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Orcas Sink Another Boat In Europe, And The Behavior Is Spreading

A trio of orcas worked together to sink a yacht off the coast of Spain, the latest in a string of similar incidents involving the marine mammals and European boats.

The three killer whales, one larger than the other two, rammed into the yacht on May 4, skipper Werner Schaufelberger said in a media report published last week.

“The two little orcas observed the bigger one’s technique and, with a slight run-up, they too slammed into the boat,” he told Germany’s Yacht magazine.

The people aboard were all rescued, but the boat ultimately sank.

Since 2020, there have been “continuous” reports of orcas having these kinds of “interactions” with boats in the Strait of Gibraltar and the waters around Spain’s Galicia region, biologist Alfredo López Fernandez of Portugal’s University of Aveiro told Live Science.

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The researcher, who co-authored a paper on the phenomenon published last year in the journal Marine Mammal Science, told Live Science that he only knew of three instances since 2020 in which orcas had fully sunk a boat. He also noted that the vast majority of vessels are left in peace.

A female orca leaps from the water while breaching in Puget Sound, west of Seattle, in 2014.
A female orca leaps from the water while breaching in Puget Sound, west of Seattle, in 2014. AP Photo/Elaine Thompson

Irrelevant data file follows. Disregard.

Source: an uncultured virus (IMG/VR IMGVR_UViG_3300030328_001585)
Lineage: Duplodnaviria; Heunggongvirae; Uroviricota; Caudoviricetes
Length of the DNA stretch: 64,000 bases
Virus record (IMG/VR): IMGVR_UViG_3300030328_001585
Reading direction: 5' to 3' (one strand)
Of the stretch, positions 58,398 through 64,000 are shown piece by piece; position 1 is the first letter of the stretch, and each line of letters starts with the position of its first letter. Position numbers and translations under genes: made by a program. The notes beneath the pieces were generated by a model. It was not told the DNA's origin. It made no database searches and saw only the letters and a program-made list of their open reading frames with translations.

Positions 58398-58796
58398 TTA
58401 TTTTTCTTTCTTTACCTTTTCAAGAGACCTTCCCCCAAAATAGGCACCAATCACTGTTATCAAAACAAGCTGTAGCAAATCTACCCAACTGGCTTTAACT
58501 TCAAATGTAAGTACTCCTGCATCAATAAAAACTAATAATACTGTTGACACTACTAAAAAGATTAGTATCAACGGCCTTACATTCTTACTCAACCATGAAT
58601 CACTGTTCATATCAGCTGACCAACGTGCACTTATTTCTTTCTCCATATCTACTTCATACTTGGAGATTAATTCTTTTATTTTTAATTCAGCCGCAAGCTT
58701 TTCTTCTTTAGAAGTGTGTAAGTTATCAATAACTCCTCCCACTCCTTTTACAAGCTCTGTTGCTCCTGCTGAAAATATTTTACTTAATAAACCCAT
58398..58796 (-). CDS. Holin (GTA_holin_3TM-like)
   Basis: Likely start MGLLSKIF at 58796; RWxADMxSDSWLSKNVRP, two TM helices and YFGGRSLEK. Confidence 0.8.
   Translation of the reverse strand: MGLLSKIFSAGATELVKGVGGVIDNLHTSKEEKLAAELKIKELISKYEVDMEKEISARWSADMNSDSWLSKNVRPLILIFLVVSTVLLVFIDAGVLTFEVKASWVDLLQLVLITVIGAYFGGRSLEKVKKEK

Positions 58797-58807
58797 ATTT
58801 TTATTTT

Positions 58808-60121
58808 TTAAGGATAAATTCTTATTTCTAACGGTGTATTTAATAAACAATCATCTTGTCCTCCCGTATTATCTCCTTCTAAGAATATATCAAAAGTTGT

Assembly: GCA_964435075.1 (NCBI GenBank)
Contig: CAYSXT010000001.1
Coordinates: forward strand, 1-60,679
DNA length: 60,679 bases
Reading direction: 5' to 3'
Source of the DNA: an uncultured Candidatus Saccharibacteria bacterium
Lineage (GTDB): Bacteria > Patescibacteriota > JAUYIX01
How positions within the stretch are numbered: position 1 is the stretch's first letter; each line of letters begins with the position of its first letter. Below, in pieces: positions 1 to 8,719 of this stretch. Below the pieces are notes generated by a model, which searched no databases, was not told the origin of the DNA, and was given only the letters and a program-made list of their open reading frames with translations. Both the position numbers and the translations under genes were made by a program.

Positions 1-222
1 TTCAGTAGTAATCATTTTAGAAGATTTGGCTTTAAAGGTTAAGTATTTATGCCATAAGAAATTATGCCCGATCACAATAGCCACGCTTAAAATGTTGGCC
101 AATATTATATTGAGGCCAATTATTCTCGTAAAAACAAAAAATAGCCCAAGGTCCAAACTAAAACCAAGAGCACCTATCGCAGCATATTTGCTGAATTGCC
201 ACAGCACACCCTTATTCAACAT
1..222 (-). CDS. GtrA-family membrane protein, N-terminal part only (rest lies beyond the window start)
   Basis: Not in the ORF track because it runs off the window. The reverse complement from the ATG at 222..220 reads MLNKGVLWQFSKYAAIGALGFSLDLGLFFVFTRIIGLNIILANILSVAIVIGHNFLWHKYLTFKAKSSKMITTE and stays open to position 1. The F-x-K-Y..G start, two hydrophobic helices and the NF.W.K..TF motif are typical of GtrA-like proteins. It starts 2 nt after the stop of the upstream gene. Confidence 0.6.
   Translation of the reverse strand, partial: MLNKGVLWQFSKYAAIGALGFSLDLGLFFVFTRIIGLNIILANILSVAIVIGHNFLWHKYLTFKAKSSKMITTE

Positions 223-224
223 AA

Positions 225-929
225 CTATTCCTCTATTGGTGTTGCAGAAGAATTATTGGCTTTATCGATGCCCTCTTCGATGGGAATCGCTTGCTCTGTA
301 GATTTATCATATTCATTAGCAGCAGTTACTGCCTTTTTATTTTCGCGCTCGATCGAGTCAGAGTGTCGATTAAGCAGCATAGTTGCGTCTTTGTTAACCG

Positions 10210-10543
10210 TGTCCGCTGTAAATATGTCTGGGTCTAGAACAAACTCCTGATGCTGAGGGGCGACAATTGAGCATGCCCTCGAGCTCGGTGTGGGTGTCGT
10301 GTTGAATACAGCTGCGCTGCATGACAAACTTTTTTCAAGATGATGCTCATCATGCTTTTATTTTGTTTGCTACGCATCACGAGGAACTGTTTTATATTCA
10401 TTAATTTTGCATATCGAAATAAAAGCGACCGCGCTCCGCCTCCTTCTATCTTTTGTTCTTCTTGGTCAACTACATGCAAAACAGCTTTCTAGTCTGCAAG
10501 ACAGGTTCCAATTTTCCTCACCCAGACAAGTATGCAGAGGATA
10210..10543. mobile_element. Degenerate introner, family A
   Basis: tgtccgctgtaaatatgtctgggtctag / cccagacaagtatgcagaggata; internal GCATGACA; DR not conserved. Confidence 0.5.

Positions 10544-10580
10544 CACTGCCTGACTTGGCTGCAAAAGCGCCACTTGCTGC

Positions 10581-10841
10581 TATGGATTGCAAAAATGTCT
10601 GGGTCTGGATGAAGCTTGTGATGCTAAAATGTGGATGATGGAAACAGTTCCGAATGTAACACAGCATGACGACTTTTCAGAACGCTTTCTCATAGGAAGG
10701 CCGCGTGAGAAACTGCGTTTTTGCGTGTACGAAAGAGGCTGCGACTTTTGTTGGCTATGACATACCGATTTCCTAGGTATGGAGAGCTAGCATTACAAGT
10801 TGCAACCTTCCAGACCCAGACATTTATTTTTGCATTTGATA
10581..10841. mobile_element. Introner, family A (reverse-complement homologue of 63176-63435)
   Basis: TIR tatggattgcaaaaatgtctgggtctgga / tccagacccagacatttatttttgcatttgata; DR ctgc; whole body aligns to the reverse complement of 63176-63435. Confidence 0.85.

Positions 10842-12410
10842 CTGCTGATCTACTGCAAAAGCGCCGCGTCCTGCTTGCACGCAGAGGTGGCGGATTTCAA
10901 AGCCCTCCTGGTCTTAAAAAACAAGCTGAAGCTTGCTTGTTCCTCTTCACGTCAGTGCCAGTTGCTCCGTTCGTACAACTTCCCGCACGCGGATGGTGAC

In 2022, orcas sank two sailboats — one in July and one in November — off the coast of Portugal.

In those cases, everyone was rescued and there were no injuries. But the incidents can be jarring even when the boats don’t sink.

Speaking to NPR last year, yacht passenger Ester Kristine Storkson described how a group of orcas near France started “ramming the boat” she was on, giving the impression of “a coordinated attack.” In 2020, British yacht captain David Smith said that “six or seven” orcas started slamming into his vessel for two hours, apparently “going for the rudder.” In both instances, the yachts did not sink and no one was injured.

Researchers don’t know for sure what’s prompted the behavior. But López Fernandez told Live Science that some scientists suspect it all started when a female known as White Gladis had an initial collision or other traumatic encounter involving a boat. The theory is that she then started exhibiting “defensive behavior” against vessels, which other orcas began to copy.

“That traumatized orca is the one that started this behavior of physical contact with the boat,” López Fernandez said.

While seafarers may not be pleased with the new orca fad, the animals appeared to have gained quite a few fans on social media.

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